Despite the economic downturn, North America remains one of the largest housewares market in the world. Recent estimates put housewares retail sales in the US and Canada at $76.7 billion – 25% of the global market. So what are the latest trends in the market and what opportunities do exist for exporters?
Dollars for design
The overarching trend in the US housewares market is the growing interest of consumers in high design, an interest that manifests through intelligent functionality and eye-appealing construction. Consumers have begun to appreciate the value that design adds to a product at any price and have rewarded thoughtful design through increased purchases, whether it is automatic coffee machines worth $4,000, cleverly designed baking tools, more functional cleaning tools, ergonomic handles, new cooking methods such as induction or sous vide, or high-powered kitchen appliances. Design underlines easy differentiation opportunities for retailers wishing to distance themselves from the competition. US retailers such as Crate and Barrel, Target and Design Within Reach as well as international designers such as Ikea have been recognised by their customers as sources of well designed products that have created a competitive advantage for their brands.
US consumers are renewing their concern for the environment and voicing these concerns through their purchasing behaviour. They look at country of origin as well as the use and recyclability of materials that make up the housewares products they purchase. Housewares suppliers recognise that demand for sustainable products is based more on consumer demand to save money, with only a small percentage willing to pay a premium for such products. Suppliers are, therefore, seeking to sharpen their sourcing skills to provide parity pricing for sustainable products while, at the same time, educating consumers on the lifetime savings they can achieve by purchasing such products. Purchases are also being driven by the total store experience, including convenience, relevance and compelling value as consumers become more discretionary in their spending and discover new products through social media channels.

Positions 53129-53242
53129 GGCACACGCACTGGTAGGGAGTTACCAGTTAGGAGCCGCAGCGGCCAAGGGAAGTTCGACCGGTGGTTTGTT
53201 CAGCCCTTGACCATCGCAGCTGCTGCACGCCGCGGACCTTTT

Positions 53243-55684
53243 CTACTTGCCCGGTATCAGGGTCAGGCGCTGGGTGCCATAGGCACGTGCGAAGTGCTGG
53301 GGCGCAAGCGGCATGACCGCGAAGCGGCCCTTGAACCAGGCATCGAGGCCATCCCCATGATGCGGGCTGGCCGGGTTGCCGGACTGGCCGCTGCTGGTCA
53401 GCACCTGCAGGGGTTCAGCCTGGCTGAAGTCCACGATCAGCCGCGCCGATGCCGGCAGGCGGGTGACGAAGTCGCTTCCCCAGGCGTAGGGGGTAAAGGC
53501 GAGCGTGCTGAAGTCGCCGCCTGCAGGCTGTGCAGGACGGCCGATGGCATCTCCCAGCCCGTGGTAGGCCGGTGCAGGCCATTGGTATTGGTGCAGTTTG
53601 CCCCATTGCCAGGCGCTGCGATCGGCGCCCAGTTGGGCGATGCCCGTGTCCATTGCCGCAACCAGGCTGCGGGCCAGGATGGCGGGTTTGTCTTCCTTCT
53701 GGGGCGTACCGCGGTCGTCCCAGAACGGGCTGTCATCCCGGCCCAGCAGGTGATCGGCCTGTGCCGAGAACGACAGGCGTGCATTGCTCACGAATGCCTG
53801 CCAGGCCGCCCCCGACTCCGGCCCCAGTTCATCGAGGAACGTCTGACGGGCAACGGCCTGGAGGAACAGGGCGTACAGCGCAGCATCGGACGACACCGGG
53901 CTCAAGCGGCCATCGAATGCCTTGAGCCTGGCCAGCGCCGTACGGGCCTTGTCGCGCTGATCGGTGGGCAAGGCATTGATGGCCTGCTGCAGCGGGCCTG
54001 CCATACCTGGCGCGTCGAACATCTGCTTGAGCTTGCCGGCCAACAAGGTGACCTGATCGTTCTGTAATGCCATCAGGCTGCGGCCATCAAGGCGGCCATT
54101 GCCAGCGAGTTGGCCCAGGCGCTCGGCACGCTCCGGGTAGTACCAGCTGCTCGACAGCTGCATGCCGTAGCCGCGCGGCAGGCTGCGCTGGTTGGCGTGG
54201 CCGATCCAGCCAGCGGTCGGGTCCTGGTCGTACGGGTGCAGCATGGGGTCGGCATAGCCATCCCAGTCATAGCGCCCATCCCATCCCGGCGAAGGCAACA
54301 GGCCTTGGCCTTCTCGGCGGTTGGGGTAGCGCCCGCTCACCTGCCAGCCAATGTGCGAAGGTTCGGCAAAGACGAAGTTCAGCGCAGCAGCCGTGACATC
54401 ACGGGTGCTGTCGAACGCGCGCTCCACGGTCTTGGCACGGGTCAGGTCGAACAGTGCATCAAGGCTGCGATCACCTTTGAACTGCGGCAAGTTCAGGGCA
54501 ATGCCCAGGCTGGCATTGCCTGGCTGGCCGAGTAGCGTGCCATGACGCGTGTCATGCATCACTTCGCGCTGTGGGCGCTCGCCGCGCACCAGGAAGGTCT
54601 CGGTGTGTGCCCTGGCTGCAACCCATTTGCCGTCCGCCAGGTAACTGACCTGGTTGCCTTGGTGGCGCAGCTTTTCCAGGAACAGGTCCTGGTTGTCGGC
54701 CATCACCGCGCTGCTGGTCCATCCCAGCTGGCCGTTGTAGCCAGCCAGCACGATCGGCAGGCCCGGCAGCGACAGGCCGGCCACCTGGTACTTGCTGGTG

Another macro-trend is the growing preference for more casual products for the home, prompted by the generational shift from the aging baby boomers (aged 37-to-67 years) to generation Y/millenials (aged 17-to-36 years). This younger generation, which has started moving out of their family homes, is self-expressive, smart, innovative and resourceful, creating its own trends rather than waiting to see what trends prevail. Highly brand conscious, its rising affluence gives it a strong position in the market. This generation tends to value convenience and is more likely to undertake frequent changes in the look of its living spaces and replace home goods more frequently. As a result, suppliers are focusing attention on more unique shapes and sizes of kitchen appliances and greater specific functionalities. The kind of changes taking place inside homes range from adjustable lighting to conversational seating, home décor and design – and more task areas in kitchens.